EarthScope Program (2003-2018)

Seismic, Strain and MT Data

What was the EarthScope Program?

EarthScope (2003-2018) was a bold undertaking to apply modern observational, analytical and telecommunications technologies to investigate the structure and evolution of the North American continent and the physical processes controlling earthquakes and volcanic eruptions.

EarthScope provided a foundation for fundamental and applied research throughout the United States that will contribute to the mitigation of risks from geological hazards, the development of natural resources, and the public’s understanding of the dynamic Earth.

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The Plate Boundary Observatory (PBO) component of EarthScope was a geodetic observatory designed to study the three-dimensional strain field resulting from deformation across the active boundary zone between the Pacific and North American plates in the western United States. The observatory consists of arrays of Global Positioning System (GPS) receivers and strainmeters which will be used to deduce the strain field on timescales of days to decades and geologic and paleoseismic investigations to examine the strain field over longer time scales.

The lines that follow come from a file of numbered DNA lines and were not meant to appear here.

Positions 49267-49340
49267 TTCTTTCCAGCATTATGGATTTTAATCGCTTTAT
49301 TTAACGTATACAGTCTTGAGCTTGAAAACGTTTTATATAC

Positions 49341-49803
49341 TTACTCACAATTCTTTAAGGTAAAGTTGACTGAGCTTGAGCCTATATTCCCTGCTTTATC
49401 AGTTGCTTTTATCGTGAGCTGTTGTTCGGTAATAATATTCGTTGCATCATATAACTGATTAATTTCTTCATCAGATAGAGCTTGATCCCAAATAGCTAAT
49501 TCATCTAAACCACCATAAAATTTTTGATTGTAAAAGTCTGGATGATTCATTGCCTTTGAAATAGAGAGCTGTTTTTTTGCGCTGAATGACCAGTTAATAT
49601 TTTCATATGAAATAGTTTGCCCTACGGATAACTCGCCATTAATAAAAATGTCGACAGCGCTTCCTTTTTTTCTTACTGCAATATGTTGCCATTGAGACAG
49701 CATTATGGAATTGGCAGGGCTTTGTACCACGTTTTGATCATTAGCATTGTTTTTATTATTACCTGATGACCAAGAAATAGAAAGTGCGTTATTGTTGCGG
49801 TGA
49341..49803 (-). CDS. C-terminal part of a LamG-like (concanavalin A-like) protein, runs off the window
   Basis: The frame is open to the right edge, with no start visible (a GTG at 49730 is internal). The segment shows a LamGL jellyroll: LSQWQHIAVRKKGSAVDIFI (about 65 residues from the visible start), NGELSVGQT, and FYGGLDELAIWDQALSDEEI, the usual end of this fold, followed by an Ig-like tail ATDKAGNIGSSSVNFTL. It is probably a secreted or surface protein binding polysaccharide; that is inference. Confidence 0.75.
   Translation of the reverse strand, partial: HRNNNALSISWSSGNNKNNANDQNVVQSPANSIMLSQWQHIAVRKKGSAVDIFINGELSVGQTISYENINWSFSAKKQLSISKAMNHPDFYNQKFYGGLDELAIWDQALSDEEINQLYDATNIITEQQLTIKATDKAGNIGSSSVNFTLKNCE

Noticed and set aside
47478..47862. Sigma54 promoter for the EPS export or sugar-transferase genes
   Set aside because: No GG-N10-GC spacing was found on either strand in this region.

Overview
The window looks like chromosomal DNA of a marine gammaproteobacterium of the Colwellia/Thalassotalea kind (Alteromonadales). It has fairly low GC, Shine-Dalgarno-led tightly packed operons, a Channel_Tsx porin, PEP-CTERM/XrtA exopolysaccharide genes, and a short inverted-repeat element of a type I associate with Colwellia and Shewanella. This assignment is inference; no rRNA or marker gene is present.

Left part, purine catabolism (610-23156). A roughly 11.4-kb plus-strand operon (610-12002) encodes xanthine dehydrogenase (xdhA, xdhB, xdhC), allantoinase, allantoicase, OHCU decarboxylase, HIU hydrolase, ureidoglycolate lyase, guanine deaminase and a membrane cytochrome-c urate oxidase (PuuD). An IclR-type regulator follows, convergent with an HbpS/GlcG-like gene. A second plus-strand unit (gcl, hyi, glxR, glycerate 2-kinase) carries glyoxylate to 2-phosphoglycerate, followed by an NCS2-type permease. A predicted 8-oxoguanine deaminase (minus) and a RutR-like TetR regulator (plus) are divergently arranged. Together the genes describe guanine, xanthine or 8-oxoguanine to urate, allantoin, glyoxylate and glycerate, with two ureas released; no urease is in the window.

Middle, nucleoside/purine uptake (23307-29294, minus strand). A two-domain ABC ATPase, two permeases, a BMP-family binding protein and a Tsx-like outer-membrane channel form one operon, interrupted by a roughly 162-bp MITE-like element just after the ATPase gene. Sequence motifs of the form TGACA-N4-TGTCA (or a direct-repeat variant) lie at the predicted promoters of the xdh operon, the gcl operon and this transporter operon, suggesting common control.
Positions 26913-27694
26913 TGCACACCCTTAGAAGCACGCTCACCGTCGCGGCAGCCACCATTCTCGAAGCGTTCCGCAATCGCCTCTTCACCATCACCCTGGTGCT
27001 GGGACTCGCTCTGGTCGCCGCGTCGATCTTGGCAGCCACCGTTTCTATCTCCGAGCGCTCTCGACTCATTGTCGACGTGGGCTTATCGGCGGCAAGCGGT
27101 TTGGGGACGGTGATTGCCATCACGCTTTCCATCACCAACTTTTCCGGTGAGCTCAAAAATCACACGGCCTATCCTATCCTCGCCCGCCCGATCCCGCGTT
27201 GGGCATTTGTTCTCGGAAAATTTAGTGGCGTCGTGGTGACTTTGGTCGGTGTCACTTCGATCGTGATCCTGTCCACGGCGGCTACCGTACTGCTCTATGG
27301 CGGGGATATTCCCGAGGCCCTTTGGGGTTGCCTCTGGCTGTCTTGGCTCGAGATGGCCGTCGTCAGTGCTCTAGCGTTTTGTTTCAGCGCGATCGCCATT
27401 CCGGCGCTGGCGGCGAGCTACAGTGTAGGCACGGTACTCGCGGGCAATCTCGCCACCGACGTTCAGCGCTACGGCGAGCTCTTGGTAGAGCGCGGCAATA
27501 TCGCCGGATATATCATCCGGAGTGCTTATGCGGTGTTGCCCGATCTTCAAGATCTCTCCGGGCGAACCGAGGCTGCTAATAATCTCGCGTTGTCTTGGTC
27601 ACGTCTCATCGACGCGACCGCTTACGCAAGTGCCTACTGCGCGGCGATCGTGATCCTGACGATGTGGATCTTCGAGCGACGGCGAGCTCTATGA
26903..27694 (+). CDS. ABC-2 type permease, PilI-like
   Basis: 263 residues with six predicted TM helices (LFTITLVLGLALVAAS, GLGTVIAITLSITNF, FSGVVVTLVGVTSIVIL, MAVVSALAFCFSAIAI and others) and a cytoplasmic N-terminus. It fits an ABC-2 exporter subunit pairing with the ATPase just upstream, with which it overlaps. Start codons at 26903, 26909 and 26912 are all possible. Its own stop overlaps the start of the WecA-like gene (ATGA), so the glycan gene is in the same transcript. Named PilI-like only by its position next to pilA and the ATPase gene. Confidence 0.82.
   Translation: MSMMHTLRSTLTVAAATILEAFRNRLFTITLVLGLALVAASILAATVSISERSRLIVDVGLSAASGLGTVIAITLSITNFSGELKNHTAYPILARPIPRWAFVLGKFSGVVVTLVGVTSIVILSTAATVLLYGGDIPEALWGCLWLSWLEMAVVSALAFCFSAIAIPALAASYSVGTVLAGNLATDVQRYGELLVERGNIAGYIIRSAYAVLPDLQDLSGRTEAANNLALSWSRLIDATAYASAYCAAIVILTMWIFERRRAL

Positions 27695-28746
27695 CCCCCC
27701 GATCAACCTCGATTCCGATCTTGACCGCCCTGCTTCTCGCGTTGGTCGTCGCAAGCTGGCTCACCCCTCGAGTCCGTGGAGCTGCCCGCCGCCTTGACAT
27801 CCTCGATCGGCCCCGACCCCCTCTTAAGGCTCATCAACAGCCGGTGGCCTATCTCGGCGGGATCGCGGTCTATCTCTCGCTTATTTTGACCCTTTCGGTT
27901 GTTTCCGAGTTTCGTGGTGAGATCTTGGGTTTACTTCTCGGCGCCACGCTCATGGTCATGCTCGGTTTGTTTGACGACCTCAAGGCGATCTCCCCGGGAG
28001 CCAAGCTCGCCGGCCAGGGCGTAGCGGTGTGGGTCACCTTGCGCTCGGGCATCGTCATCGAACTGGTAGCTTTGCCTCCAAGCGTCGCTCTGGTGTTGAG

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The San Andreas Fault Observatory at Depth (SAFOD) was a deep borehole observatory that will directly measure the physical conditions under which plate boundary earthquakes occur.

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The USArray component of the EarthScope experiment was a continental-scale seismic observatory designed to provide a foundation for integrated studies of continental lithosphere and deep Earth structure over a wide range of scales. USArray will provide new insight and new data to address fundamental questions in earthquake physics, volcanic processes, core-mantle interactions, active deformation and tectonics, continental structure and evolution, geodynamics, and crustal fluids (magmatic, hydrothermal, and meteoric).

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